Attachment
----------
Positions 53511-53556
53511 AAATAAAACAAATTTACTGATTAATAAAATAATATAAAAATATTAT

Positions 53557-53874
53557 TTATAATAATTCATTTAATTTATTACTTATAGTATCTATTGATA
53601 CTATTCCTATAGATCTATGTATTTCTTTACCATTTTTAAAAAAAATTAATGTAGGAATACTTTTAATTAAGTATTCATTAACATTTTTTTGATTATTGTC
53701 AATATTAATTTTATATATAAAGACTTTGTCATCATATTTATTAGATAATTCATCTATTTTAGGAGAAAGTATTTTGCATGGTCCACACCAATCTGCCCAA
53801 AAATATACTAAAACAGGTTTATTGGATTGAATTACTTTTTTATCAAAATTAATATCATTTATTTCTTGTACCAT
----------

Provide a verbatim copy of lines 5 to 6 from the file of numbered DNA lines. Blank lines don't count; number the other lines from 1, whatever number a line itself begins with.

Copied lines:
53601 CTATTCCTATAGATCTATGTATTTCTTTACCATTTTTAAAAAAAATTAATGTAGGAATACTTTTAATTAAGTATTCATTAACATTTTTTTGATTATTGTC
53701 AATATTAATTTTATATATAAAGACTTTGTCATCATATTTATTAGATAATTCATCTATTTTAGGAGAAAGTATTTTGCATGGTCCACACCAATCTGCCCAA